LEASING out a council-owned marina to a private company will be one of the options debated by councillors in a bid to revive its fortunes over the coming years.

Dwyfor District Council developed Hafan Pwllheli marina during the early 90’s thanks to  European funding, before local government reorganisation saw it transferred to the new Gwynedd Council in 1996.

But concerns over the dwindling number of berth holders over recent years has resulted in council officers drawing up a number of options for its future operation including selling, leasing or running the facility by an arm’s length company.

The marina offers over 400 pontoon moorings, offices, changing rooms, showers, toilets, safe boat storage area, a 50 tonne crane, boat transport and parking provision.

There are further fears that most facilities at Pwllheli, including moorings, are over 20 years old and despite currently being in working order, will reach the end of their life in the next few years.

Figures released in March found that 21 of the 81 available berths at the Outer Harbour and 103 of the 409 berths at its twin, Hafan Pwllheli, had not been taken up for 2018.

With a berth costing vessel owners £380 a year per metre, every empty space represents a loss of income for Gwynedd Council.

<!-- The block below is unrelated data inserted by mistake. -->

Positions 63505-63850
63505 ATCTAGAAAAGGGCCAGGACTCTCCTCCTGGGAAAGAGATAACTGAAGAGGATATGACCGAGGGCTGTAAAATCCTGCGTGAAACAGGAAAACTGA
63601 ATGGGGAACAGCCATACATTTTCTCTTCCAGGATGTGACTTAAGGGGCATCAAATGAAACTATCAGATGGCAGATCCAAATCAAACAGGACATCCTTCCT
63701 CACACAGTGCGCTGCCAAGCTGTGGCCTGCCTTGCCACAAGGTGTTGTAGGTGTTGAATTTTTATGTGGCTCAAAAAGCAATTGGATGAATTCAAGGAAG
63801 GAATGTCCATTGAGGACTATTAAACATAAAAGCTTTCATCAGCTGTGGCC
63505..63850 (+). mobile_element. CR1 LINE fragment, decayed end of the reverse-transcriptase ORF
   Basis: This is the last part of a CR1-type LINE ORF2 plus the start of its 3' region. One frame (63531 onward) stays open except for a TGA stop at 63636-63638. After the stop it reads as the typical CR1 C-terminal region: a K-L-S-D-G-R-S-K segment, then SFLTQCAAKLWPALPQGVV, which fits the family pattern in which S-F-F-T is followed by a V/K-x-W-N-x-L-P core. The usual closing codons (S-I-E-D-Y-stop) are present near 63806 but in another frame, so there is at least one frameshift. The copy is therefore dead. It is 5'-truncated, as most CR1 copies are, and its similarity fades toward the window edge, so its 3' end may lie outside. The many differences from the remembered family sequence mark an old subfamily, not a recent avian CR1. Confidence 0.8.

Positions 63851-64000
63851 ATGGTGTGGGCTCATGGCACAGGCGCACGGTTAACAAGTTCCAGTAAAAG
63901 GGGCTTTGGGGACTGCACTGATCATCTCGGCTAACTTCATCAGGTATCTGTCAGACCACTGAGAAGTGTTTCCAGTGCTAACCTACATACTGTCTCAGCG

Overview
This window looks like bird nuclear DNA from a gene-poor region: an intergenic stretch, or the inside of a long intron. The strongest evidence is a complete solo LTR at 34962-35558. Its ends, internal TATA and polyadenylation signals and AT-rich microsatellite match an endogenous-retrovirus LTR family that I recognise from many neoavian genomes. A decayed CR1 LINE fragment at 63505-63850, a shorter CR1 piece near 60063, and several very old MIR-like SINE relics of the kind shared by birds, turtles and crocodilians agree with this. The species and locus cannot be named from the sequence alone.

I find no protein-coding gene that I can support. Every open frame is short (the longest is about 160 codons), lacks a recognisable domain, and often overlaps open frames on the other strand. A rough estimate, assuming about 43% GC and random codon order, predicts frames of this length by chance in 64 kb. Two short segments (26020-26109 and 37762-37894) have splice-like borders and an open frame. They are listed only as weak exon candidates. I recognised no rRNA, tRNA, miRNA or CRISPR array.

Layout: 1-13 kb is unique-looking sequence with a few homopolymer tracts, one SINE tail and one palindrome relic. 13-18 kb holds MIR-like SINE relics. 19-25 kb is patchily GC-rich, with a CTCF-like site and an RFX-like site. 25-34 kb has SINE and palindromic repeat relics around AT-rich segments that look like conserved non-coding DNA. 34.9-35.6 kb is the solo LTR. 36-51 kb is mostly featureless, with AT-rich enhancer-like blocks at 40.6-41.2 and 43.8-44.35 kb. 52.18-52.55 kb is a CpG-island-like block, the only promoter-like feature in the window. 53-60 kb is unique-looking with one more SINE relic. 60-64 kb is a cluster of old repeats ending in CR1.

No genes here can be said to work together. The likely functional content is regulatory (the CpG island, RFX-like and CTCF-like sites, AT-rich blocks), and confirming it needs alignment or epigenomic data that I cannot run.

On Thursday, members of the Education and Economy Scrutiny Committee will be asked to allow detailed options to be put forward in a bid to stop the downward trend seen over recent years.

While the twin marinas once brought in a profit of £800,000 a year at their peak, the downturn has seen this figure slashed in half.

The report prepared by Gwynedd Council officers, states: “It is recommended there is a case for change but that does not necessarily mean that new providers are needed to manage the Hafan.

“The alternative model could, as a minimum, mean introducing improvements and/or an investment to the service and, at the other end of the scale, could mean selling the site to an independent provider.”

However, one potential stumbling block to any potential sale would be the responsibilities of managing the harbour and carrying out all the dredging responsibilities.

Dredging the channel, according to the report, is a specific issue in the area due to a lack of capacity to dispose of the sediment despite ongoing concerns that silting levels in the channel are already affecting access to the harbour.

As well as leasing out the facility, other options set to be considered include improvements to the facilities paid for by the authority, establishing an at arm’s length company and a joint venture with a private company.

The report concludes: “There is evidence pertaining to the need to take steps to prevent further decline in the income and use of Pwllheli Hafan and the harbour.

“Necessary investment in Hafan means that the financial gains to the Council are likely to fall over the coming years in all scenarios. Any further work would consider those requirements in more detail and would assess a shortlist of options as grounds for the Council’s decision.”

Gwynedd Council’s Education and Economy Scrutiny Committee will meet in Caernarfon on Thursday.